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Whiskey Tango Foxtrot
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At A Glance: The Las Vegas National Sports Complex Proposal



Sunday, July 15, 2012 | 2 a.m.



The Las Vegas National Sports Complex is a proposed multibillion-dollar project that would be built on 485 acres east of Interstate 15, just northeast of the M Resort in Henderson. Developers envision the project launching with a 17,500-seat, $650 million indoor arena, followed by a 25,000-seat open-air stadium, a 63,500-seat domed stadium and a baseball stadium.

Principals behind proposal

Las Vegas National Sports Complex LLC, led by developer Chris Milam, is developing the project. The company is in discussions to secure a $650 million construction loan from China Security & Surveillance Technology, a company based in Shenzhen, China. Milam has attempted and failed to develop several other stadium proposals in Southern Nevada, including a complex west of Mandalay Bay.

Support for or against

The Henderson City Council has expressed tentative support for the project, approving a master plan agreement and supporting Las Vegas National Sports Complex’s purchase of 485 acres from the Bureau of Land Management. The project has received little resistance from the public so far. Dennis Porter, Henderson’s director of utility services, said the city has met with neighborhood groups and various other organizationsto explain the proposal.

“Sometimes when we start those meetings, they’re concerned about traffic and noise,” he said. “Once they better understand the project, the location, how we’re managing traffic, 99 percent are on board.”

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Interesting. Sounds like they want to attract NFL, MLB, NHL, NBA and MLS in one fell swoop. The one I'm interested in is the 25,000 seat open air stadium. Whats Las Vegas like during the summer? Worse than Phoenix or slightly better?
 

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Whiskey Tango Foxtrot
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Looks like one competing arena proposal may have bitten the dust:

Strip arena backers regroup after ruling knocks initiative off November ballot



Thursday, Aug. 2, 2012

A ruling Wednesday evening by the Nevada Supreme Court will indefinitely stall the effort to build a 20,000-seat arena near the Las Vegas Strip, says the chairman of the group developing the project.

The Caesars Entertainment-backed arena suffered a major setback when the court invalidated roughly 200,000 signatures collected in support of a ballot initiative to raise the sales tax to fund the $500 million project. The initiative would have raised the sales tax by 0.9 percent in a tourism district within a three-mile radius of the arena, which would be built on land donated by Caesars.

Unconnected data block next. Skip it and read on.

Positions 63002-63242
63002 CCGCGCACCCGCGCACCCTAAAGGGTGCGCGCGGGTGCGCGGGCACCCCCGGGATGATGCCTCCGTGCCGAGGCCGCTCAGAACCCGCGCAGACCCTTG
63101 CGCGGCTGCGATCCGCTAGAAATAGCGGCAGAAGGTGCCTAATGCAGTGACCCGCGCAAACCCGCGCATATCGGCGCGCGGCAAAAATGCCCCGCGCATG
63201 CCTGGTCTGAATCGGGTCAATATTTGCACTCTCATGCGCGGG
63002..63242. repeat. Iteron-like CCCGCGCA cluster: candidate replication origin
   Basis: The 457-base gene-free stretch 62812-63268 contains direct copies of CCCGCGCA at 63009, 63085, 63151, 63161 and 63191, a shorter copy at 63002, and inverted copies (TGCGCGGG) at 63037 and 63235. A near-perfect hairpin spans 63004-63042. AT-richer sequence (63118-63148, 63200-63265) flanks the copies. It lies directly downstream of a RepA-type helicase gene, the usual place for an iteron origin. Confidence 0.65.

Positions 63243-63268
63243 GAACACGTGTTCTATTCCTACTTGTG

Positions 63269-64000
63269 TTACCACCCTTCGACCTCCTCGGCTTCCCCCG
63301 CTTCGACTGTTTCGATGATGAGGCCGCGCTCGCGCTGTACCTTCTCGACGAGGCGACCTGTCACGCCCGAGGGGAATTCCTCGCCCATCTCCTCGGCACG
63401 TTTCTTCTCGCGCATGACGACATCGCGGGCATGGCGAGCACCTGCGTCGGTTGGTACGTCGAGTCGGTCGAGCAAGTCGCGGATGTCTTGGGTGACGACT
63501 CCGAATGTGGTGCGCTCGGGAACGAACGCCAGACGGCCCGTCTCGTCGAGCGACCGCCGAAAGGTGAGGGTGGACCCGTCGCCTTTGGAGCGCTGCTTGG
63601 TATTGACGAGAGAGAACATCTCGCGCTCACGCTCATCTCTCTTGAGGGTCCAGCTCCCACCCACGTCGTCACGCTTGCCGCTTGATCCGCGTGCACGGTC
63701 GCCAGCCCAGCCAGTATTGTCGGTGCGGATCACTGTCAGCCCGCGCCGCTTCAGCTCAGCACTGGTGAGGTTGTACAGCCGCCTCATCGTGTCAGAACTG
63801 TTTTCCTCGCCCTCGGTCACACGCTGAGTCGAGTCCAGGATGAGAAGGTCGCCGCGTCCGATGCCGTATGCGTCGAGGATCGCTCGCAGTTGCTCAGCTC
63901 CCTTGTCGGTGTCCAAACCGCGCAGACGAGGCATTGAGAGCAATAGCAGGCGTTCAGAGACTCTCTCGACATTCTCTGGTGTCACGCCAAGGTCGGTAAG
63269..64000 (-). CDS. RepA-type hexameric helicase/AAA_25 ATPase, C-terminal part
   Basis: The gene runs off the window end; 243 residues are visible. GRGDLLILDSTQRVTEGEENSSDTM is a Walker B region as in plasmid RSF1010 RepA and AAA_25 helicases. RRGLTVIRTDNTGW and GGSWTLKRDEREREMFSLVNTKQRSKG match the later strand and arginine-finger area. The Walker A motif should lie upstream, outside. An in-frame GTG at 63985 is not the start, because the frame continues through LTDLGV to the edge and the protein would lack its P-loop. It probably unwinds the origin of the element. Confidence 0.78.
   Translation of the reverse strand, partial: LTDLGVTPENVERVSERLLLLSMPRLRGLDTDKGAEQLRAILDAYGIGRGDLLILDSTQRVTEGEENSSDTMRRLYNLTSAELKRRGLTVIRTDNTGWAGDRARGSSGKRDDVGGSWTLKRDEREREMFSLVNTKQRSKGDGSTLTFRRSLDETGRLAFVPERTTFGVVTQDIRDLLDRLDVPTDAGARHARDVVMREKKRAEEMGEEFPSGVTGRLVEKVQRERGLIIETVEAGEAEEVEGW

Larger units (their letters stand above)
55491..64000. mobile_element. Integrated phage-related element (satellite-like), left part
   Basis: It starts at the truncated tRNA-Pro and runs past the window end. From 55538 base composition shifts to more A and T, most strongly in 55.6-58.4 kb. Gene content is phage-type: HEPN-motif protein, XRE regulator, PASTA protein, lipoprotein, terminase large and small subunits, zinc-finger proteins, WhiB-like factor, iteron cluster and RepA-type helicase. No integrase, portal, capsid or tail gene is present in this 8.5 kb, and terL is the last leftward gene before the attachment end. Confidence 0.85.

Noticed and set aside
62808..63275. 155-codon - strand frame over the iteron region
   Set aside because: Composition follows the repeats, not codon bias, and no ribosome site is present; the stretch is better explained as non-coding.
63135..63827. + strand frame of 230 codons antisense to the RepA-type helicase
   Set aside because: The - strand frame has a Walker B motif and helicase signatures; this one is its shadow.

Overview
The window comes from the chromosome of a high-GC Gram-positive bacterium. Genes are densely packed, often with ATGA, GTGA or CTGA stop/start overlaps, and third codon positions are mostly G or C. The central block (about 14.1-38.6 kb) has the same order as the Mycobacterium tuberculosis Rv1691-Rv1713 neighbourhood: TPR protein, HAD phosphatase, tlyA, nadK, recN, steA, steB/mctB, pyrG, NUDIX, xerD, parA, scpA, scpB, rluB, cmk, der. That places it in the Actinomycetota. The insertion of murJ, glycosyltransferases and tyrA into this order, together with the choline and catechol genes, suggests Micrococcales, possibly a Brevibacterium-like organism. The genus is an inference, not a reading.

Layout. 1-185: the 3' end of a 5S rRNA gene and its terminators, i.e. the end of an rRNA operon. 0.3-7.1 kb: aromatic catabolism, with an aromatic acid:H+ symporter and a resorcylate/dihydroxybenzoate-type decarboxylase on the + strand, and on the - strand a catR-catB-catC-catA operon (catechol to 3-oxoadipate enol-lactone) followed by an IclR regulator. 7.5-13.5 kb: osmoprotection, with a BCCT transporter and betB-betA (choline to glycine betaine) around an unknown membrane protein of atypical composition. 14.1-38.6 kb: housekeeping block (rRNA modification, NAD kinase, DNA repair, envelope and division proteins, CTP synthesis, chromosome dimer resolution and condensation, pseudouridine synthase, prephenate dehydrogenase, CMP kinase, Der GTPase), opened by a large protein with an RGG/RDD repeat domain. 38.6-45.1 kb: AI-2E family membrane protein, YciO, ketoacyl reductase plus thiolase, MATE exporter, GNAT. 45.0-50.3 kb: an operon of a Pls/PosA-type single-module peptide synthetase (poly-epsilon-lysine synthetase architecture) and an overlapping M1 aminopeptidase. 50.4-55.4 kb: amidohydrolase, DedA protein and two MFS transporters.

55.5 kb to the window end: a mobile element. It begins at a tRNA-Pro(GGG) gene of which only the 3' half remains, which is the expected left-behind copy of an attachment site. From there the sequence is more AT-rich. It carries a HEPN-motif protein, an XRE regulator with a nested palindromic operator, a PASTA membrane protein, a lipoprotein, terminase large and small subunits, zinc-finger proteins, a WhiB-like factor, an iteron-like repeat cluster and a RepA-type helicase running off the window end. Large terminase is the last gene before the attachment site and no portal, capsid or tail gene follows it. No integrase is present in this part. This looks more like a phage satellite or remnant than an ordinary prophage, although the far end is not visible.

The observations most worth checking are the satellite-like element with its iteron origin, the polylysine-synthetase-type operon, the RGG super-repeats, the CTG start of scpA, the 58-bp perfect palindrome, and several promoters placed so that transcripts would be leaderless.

The ruling means the effort to place the initiative on the statewide ballot this year is “at the end of the road,” said Bruce Woodbury, chairman of the nonprofit Las Vegas Arena Foundation, which was formed to develop the arena. “I’m not optimistic that there’s any further light at the end of this tunnel. We’ll have to talk about whether we can regroup and what to do next,” he said.

Woodbury said lawyers would review the decision to see if there are further grounds for rehearing the issue, but with Election Day fast approaching, the window to get the initiative on the ballot is shrinking. The Supreme Court’s ruling, reported Wednesday night by the Sun’s Jon Ralston, comes after months of legal wrangling and fierce opposition to the proposal from the rest of the gaming community, including MGM Resorts and Boyd Gaming.

Caesars has been working to bring a stadium to the Strip for several years. An attempt to pass the sales tax increase through the Legislature in 2011 was met with hostility and fierce lobbying, said Woodbury, forcing arena proponents to turn to the ballot initiative, which began collecting signatures in 2010.

A total of 221,874 signatures were certified in support of the initiative, far more than the required 97,002, but a suit by the Taxpayers For the Protection of Nevada Jobs, a nonprofit backed by MGM Resorts and Boyd Gaming, challenged the validity of those signatures. In a June 19 ruling, the Supreme Court ruled that the petition’s description of effect — a 200-word summary of the proposal — was misleading because it didn’t make clear that passing the initiative would effectively kill other competing stadium proposals in the area.

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Stadium and arena proposals in and around Las Vegas have been bandied about for years, but none have come to fruition.Several projects are in the planning phases, including a 50,000-seat domed stadium at UNLV, a multi-stadium sports complex in Henderson, and a 20,000-seat arena in downtown Las Vegas. “Every competing proposal would not qualify under the language of the initiative,” Scherer said. “The competition from a taxpayer-supported arena is also going to have an impact on people being willing to spend private dollars on an arena.”